Therefore I will boast all the more gladly about my weaknesses, so that Christ’s power may rest on me. That is why, for Christ’s sake, I delight in weaknesses, in insults, in hardships, in persecutions, in difficulties. For when I am weak, then I am strong.

2 Cor 12.9b-10

I do not know if I got as far as the apostle in my lesson in weakness. I am not sure I can say I delighted in it. I certainly did not boast about it. I tried to hide it. I was ashamed. Living in the era of modern scientific medicine, and after receiving medical training, I believed (irrationally perhaps) that unless I had a diagnosis, my illness was somehow not real. Or at least I believed that others would form that opinion, including my colleagues. Even when I received a diagnosis, I still felt shame because, due to its rarity, the cause and the mechanism of the illness are so poorly understood. It is only in the last two or three years, over fifteen years since the illness has been removed, that I have mentioned it at all.


Besides my shame, there was another reason for my reluctance to speak of it. I have heard Christian leaders speak about their weakness in two particularly unhelpful ways. Some manipulate others by turning it into a shield against criticism. We can’t challenge our pastor because he is weak and we might hurt him. Others present themselves with false humility. Look what I have achieved despite my weakness. I did not want to fall into either trap.

If I’m honest, however, my shame and my fear of telling others about my illness were due to my pride. I didn’t want people to think I was weak. I don’t mind confessing that I still take too much pride in my dependability.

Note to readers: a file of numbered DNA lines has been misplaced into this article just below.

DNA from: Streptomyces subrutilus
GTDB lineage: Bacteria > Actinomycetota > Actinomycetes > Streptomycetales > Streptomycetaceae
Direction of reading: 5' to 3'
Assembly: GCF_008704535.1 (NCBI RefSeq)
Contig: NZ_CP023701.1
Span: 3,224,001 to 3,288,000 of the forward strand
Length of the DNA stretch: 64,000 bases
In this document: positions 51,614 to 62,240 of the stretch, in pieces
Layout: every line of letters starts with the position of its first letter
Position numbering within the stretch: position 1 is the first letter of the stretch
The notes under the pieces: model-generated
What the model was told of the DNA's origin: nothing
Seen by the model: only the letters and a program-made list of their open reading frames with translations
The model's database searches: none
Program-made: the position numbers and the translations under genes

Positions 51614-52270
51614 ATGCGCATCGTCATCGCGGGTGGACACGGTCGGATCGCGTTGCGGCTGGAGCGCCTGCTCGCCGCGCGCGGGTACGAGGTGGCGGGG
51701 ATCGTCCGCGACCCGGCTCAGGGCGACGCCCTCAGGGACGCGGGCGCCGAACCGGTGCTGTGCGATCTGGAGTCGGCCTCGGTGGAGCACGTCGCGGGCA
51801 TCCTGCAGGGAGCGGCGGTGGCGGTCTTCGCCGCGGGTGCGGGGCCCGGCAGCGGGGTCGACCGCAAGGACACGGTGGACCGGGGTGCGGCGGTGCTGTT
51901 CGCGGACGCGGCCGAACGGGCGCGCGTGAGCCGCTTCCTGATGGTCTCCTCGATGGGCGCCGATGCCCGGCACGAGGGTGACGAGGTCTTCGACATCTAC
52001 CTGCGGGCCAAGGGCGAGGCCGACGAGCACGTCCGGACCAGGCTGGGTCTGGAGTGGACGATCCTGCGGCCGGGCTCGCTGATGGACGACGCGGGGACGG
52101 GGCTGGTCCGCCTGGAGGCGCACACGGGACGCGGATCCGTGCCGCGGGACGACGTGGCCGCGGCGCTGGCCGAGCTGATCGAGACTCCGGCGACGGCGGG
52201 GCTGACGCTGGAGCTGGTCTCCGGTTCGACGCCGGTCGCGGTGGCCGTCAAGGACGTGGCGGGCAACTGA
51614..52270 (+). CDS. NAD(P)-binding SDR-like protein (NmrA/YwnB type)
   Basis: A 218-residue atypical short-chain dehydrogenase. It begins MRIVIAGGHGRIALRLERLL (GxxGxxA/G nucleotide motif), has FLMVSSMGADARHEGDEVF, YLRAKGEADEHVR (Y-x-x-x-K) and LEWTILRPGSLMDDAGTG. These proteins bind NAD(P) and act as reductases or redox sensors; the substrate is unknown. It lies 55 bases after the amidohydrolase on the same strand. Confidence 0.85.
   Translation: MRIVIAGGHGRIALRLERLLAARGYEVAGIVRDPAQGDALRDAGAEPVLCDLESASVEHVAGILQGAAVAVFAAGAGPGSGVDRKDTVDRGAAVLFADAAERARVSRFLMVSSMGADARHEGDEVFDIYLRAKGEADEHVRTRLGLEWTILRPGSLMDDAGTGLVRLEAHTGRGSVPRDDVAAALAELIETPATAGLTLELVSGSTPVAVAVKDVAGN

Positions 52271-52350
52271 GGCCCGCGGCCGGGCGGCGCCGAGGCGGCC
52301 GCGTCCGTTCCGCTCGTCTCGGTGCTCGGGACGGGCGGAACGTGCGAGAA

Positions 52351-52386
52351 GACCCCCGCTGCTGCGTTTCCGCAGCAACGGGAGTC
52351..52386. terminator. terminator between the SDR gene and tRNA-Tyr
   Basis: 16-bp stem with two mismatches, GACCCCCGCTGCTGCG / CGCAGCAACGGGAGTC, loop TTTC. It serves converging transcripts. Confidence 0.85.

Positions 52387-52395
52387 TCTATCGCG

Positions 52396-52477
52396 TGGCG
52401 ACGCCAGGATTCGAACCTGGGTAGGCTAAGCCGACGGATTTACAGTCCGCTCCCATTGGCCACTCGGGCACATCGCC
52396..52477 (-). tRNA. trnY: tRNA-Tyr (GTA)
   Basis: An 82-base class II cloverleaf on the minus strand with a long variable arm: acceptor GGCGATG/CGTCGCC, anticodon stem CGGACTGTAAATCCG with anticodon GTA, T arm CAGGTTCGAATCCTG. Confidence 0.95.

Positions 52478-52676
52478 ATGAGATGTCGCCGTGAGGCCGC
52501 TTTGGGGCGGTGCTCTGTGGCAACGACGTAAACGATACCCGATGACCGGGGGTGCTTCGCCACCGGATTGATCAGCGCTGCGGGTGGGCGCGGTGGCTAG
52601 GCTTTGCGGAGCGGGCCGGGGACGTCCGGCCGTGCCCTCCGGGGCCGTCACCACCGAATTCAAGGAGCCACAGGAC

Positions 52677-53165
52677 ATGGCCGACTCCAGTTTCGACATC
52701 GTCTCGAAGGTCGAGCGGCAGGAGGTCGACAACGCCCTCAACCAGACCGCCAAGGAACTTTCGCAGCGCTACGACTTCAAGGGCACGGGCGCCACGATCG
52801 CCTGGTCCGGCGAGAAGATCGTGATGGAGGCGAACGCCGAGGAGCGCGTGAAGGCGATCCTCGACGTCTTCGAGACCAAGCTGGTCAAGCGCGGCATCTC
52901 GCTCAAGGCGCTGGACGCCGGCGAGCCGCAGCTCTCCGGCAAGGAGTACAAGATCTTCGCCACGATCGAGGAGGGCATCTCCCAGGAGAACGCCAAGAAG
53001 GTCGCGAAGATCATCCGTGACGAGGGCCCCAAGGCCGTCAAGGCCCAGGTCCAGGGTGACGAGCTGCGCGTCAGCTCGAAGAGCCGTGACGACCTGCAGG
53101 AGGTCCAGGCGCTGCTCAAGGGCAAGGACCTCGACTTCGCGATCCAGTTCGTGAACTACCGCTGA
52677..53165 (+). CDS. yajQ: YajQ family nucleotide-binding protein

I still have a lot to learn from the apostle Paul’s example.

Of course, if he heard me say that, he would simply point to a greater teacher. For the way of divine strength revealed in human weakness is the way of Christ.

There is divine power entrusted to us—power to demolish strongholds (2 Cor 10.4-5), but this power is not in us. Even when we use the gifts entrusted to us, the power comes from Christ and the word of his gospel.

Our weakness is the dark background against which the light of the gospel shines more brightly. So, we should not pretend to be strong. We are not, and that is okay, because we have a mighty Saviour.

I am still learning what this means in practice. I think, at the very least, it means three things:

  • MORE JESUS - I will talk much about Jesus—his perfection, his achievements, and his glorious might—and little about me and my experiences of him. I want him to be seen as the true hero of all my stories. As he is of my overall life story.

  • MORE GRACE - I will take care to remind people as often as possible that any strength (ability, quality, achievement) they see in me is a gift of God’s grace. He is the one who deserves the glory, for who praises the recipient of a gift rather than the giver?

  • MORE HUMILITY - I will try to learn appropriate disclosure about my own weaknesses. Following Paul’s pattern in 2 Corinthians 12, I will not be too specific about it (his phrase ‘thorn in the flesh’ is famously and suitably vague) and I will take care not to allow it to become a shield against criticism or a cover for false humility.

So, as we serve our Lord, let us delight in our weakness. Indeed, like the apostle Paul, let us boast.

Not for our own sakes, but for the sake of Christ.

For when we are weak, then we are strong.